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Secondary Pulmonary Hypertension

Author: Shelley Ensz. Scleroderma is highly variable. See Types of Scleroderma. Read Disclaimer
Overview of Secondary PH/PAH
Antiphospholipid Markers
PH Secondary to MCTD
PH Secondary to Pulmonary Fibrosis
PH Secondary to Scleroderma
PH Secondary to Scleroderma: Dyspnea

Overview

Treatments— and their effectiveness—can vary depending on whether PH is primary or secondary.

When PH occurs along with other lung, heart, or systemic connective tissue disease (such as scleroderma), it is called Secondary Pulmonary Hypertension. The distinction is important because treatments, and their effectiveness, can vary depending upon whether the pulmonary hypertension is primary or secondary.

Antiphospholipid Antibodies (APLA) Markers in Secondary PH with Scleroderma

Antiphospholipid antibodies are markers for pulmonary hypertension in scleroderma patients.

(Expired Article) "Listen to the Patient" Anticoagulation Is Critical in the Antiphospholipid (Hughes) Syndrome (APS). Affecting, almost uniquely, both veins and arteries, the clinical features (of APS) range through deep vein thrombosis (DVT), chronic leg ulcers, recurrent miscarriages, headache, heart attacks, renal vein and artery thrombosis, to pulmonary embolism and even pulmonary hypertension. The Journal of Rheumatology. (Also see Antiphospholipid Syndrome, Leg Ulcers, Pregnancy and Scleroderma, and Cardiac Involvement)

PH Secondary to Mixed Connective Tissue Disease (MCTD)

Prevalence of pulmonary hypertension in an unselected, mixed connective tissue disease cohort. Results of a nationwide, Norwegian cross-sectional multicentre study and review of current literature. The prevalence of PH is much lower than expected from previous studies but confirm the seriousness of the disease complication. Rheumatology (Oxford).

PH Secondary to Pulmonary Fibrosis

Pulmonary Fibrosis. Pulmonary Hypertension can occur in pulmonary fibrosis, even without severe lung dysfunction or hypoxemia (low oxygen in the blood.) ISN.

Overview
Mortality/Prognosis
Symptoms
Disease Correlations
Diagnosis
Living with PF
Treatments
Research
Patient Stories
References

PH Secondary to Systemic Sclerosis (SSc, or Scleroderma)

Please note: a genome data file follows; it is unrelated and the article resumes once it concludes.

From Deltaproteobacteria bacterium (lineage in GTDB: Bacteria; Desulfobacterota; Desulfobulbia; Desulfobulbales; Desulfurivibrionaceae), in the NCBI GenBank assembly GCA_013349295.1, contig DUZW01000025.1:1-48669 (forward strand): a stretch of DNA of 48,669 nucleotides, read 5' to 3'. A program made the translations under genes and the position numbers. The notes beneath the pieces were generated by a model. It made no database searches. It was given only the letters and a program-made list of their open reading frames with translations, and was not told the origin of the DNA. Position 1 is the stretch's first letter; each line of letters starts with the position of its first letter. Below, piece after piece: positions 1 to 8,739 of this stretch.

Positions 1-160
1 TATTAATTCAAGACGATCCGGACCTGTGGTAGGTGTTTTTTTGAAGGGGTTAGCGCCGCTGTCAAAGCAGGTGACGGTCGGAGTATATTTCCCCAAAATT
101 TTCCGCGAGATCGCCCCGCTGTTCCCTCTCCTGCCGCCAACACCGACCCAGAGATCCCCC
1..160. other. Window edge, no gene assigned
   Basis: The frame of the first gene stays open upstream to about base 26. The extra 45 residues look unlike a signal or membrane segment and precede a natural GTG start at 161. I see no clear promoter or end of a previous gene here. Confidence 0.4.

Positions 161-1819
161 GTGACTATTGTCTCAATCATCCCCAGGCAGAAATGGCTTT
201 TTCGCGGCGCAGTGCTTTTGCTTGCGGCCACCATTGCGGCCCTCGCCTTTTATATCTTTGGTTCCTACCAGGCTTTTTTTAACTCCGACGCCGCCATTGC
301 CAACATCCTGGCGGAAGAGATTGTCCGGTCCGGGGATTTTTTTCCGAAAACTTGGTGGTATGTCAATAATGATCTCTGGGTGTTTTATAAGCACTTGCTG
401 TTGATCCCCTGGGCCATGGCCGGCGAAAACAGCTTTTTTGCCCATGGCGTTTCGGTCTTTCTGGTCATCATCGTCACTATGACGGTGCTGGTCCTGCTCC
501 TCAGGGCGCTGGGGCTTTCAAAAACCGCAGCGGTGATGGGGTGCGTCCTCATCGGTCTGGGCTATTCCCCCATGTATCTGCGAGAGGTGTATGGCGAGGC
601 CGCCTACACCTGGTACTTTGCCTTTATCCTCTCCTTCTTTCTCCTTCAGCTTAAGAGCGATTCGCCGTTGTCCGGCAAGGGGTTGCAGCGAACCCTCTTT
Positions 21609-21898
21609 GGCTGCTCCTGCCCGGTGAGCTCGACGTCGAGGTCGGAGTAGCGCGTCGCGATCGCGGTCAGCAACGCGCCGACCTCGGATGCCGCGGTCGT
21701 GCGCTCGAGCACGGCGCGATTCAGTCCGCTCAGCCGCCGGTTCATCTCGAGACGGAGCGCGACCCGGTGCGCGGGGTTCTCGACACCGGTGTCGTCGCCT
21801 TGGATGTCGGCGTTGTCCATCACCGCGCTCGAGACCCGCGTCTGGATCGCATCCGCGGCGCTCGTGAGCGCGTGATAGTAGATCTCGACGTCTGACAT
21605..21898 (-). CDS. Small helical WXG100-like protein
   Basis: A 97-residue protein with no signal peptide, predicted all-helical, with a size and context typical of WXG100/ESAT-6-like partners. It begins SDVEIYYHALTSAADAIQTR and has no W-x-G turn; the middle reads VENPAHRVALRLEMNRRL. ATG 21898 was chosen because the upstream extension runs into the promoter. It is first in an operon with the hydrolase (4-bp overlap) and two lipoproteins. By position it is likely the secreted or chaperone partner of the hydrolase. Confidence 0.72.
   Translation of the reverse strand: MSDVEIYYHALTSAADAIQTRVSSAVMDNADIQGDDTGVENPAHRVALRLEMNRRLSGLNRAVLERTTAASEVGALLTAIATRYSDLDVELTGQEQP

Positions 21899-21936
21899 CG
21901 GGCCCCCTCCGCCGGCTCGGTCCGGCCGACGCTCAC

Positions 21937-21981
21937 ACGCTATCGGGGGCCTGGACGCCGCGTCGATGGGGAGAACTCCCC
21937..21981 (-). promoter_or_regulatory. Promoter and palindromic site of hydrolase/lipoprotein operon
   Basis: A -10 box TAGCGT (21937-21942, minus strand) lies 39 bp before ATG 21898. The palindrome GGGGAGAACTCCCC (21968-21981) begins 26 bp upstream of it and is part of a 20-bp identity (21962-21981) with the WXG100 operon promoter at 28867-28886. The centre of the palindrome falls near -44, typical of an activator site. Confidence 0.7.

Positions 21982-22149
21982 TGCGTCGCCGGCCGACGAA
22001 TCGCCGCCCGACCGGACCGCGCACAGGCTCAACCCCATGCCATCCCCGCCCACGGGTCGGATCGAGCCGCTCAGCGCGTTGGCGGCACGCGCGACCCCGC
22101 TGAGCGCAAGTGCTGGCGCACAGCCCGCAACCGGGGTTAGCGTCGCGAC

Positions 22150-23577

Reduced right ventricular output reserve in patients with systemic sclerosis (SSc) and mildly elevated pulmonary arterial pressures (mPAP). These findings give further evidence for the clinical relevance of mildly elevated mPAP in patients with SSc. PubMed, Arthritis Rheumatol, 01/07/2019.

Angiogenic and inflammatory biomarkers for screening and follow-up in patients with pulmonary arterial hypertension. Plasma levels of PlGF, sVEGFR-1, TNF-α, and VEGF-D have potential in screening for SSc-associated PAH. PubMed, Scand J Rheumatol, 2018 Jul;47(4):319-324.

PH Secondary to Scleroderma: Dyspnea (Shortness of Breath)

Myositis overlap is another very common cause of shortness of breath in scleroderma patients, besides PH.

Increased respiratory drive relates to severity of dyspnea in systemic sclerosis (SSc). In SSc patients an abnormal V'E/P0.1 better relates to the severity of dyspnea than traditional lung function parameters and can easily be assessed at first outpatient consultation. PubMed, BMC Pulm Med.

Pulmonary fibrosis is a frequent cause of PH in scleroderma patients.

Cardiopulmonary exercise testing (CPET) for detecting pulmonary arterial hypertension (PAH) in systemic sclerosis (SSc). CPET is a safe and valuable method in the non-invasive detection of SSc–associated PAH and it may be particularly beneficial for reducing unnecessary right heart catheterisation procedures. PubMed, Heart, 01/06/2017. (Also see Cardiac Involvement)

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